How to Effectively Deal with Workplace Confrontation

If a business’s payroll consists of more than one employee, workplace confrontation is bound to rear its ugly head from time to time. When conflict arises, emotions run rampant. Reactions vary and may include the subtle eye roll, a loud shouting match, or a flagrant fist slammed on a shiny, polished desk.

If work-related confrontation isn’t addressed in a timely manner, devastating results might ensue such as:

  • Diminished Productivity
  • Bullying
  • Absenteeism
  • Turnover
  • Litigation

A CPP Global Human Capital Report suggests every employee spends a valuable 2.1 hours each week, or approximately one day every month, handling some type of workplace conflict. A study conducted by Oluremi B. Ayoko and published in The International Journal of Organizational Analysis shows prolonged instances of confrontation in the workplace increases occurrences of bullying.

How to Effectively Deal with Workplace Confrontation

Extreme cases of bullying may even lead to counterproductive outbursts including intentionally confiscating business materials and supplies, purposefully damaging an expensive company asset, or deliberately completing one’s tasks incorrectly. In a Psychometrics Conflict Study, 77% of human resources professionals admit they’ve witnessed office conflict resulting in a sickness or absence, while 43% of these individuals reveal they’ve seen someone get terminated.

Most Common Types of Conflict at Work

Before you can nip workplace conflict in the bud, you need to understand where it’s coming from. The following examples represent the most common types of confrontation in the workplace.

Interdependency-related Conflict

On many occasions, workers must rely on others’ input, output, or co-operation in order to accomplish their tasks. Unfortunately, this necessity can lead to conflict. For instance, an accountant can’t complete monthly financial reports until information about advertising costs is received from the marketing department.

Leadership Confrontation

When companies are comprised of numerous managers and supervisors, multiple leadership styles emerge. For instance, a managing partner might prefer a directive leadership style while a mid-level manager may favor a participative one. When differing leadership approaches are in play, employees can become confused.

How to Effectively Deal with Workplace Confrontation

Differences in Work Styles

Employees possess differing ways of getting the job done. While some workers enjoy completing tasks independently, other employees thrive when working in teams.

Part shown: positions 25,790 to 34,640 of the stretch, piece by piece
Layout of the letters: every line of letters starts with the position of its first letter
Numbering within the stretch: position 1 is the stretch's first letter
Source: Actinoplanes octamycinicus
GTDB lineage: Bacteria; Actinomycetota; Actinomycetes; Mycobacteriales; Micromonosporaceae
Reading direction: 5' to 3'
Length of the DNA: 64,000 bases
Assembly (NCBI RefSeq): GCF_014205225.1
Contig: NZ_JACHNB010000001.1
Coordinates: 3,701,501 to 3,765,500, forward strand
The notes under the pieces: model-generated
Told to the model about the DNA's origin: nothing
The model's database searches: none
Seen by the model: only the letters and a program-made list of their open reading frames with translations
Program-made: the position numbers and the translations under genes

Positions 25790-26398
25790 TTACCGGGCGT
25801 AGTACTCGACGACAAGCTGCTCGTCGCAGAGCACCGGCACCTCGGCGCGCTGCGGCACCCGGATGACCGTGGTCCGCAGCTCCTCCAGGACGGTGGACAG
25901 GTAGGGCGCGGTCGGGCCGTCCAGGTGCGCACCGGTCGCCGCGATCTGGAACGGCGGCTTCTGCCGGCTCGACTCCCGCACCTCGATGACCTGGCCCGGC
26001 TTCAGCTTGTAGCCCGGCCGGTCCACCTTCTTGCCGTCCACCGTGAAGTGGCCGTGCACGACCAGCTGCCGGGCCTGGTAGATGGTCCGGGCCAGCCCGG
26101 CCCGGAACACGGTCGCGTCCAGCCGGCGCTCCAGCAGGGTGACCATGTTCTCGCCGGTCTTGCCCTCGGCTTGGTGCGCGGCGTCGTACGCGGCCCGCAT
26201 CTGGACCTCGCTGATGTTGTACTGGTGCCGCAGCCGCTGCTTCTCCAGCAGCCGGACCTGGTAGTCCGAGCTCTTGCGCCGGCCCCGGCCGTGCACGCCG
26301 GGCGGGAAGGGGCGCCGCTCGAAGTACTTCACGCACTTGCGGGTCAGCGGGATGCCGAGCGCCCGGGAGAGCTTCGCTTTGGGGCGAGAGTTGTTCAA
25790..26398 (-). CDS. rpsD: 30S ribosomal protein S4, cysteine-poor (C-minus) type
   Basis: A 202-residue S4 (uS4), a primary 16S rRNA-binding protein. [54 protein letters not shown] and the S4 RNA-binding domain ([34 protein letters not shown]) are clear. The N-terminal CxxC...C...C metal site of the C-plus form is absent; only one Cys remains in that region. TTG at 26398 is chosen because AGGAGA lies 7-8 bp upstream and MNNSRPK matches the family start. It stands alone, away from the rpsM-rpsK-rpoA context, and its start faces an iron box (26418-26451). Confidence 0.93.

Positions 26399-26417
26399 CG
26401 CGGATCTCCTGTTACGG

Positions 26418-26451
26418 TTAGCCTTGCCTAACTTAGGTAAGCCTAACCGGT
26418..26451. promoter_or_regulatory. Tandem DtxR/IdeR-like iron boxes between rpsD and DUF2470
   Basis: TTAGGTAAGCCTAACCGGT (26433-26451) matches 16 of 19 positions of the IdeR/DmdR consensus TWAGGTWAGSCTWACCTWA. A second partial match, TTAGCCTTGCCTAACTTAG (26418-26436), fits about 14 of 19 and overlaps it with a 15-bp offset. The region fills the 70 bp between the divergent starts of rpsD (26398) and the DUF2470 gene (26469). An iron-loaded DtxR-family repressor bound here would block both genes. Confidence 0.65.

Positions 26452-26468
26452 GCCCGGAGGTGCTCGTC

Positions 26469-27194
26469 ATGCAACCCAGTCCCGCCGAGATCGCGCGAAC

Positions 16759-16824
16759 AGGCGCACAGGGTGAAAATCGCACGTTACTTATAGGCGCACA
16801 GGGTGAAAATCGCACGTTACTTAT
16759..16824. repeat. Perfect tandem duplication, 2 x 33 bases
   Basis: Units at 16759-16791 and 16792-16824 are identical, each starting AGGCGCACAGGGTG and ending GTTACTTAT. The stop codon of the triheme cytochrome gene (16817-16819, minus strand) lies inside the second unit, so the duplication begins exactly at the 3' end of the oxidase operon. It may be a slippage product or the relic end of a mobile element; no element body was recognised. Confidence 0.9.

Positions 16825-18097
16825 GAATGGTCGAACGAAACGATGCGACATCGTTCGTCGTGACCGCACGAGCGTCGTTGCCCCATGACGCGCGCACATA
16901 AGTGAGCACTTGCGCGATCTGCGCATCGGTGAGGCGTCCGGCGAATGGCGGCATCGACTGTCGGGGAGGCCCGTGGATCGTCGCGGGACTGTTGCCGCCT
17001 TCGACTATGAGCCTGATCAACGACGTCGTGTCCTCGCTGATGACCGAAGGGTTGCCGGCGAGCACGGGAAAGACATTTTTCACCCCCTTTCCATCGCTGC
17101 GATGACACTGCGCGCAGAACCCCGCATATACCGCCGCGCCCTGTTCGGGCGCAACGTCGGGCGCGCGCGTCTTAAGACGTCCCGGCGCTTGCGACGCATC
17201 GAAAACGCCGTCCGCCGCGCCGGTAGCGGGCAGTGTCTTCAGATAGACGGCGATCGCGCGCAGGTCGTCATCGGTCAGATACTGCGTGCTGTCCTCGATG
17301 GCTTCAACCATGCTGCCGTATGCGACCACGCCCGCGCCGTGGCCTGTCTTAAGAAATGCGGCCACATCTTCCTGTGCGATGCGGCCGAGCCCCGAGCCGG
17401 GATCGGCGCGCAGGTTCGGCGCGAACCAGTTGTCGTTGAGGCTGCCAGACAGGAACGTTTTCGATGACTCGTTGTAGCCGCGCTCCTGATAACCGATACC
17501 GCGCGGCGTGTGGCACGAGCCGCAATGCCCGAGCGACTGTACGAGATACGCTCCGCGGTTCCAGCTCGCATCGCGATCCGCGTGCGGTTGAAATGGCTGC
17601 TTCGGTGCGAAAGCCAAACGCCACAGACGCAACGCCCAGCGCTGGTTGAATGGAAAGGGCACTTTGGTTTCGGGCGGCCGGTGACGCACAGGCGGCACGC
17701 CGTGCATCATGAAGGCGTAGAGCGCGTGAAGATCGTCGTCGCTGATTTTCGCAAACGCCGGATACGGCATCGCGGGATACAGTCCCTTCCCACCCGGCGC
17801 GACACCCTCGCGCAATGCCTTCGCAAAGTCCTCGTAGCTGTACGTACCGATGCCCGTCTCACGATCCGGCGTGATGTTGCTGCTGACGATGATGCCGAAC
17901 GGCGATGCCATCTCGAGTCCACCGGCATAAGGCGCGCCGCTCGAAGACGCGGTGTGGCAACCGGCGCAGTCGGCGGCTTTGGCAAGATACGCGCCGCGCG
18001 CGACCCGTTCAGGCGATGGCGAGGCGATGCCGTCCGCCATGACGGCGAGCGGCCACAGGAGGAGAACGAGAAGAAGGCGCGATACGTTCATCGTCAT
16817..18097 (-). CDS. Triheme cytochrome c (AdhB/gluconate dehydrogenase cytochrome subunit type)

Personality Clashes

In business, people who would otherwise never meet, much less socialize, are thrust together and must get along in order to succeed. Personality clashes are sometimes inevitable. For instance, employee A might be a shy introvert while worker B may be a boisterous extrovert. When these two individuals are placed on a team with an intensive deadline, fireworks might ensue.

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Value Conflict

Deep-seated differences in values and identities can cause confrontation on the job. These differences can encompass politics, ethics, religion, social norms, or other closely guarded beliefs. Variations about values might lead to confrontation when the company must decide whether to implement an affirmative action program or whether to conduct business with a new client with associations with a corrupt government.

Communication Breakdowns

Many workplace conflicts arise from receiving misinformation, no information, or a lack of information. Even not knowing what to do with good information you’ve got your hands on is a communication breakdown.

How to Effectively Deal with Workplace Confrontation6 Tips for Solving Workplace Confrontation

Now that you have a better grasp of the types of workplace conflict, here are some simple, effective solutions for solving them:

1. Define Acceptable Behavior

On the job, assumptions can lead to atrocities. To avoid workplace conflict, businesses should create a definition of what represents acceptable behavior. Write clear job descriptions so workers understand what is required of them. Develop a well-defined chain of command to foster effective communication. Publically make known what types of actions and language will and won’t be allowed.

For instance, according to Entrepreneur, during a workplace confrontation, you should strive not to say:

  • Never
  • Always
  • Constantly
  • All the time
  • You

2. Foster a Team Culture

Working together as a cohesive team can do wonders for workplace productivity. Sadly, on the job, employees often solely concentrate on differences. To reduce instances of conflict, leaders should underscore the notion that every individual on a team is present for a common goal. They must also drive home the point that a business is stronger when an entire team works together, searches for similarities, and downplays differences.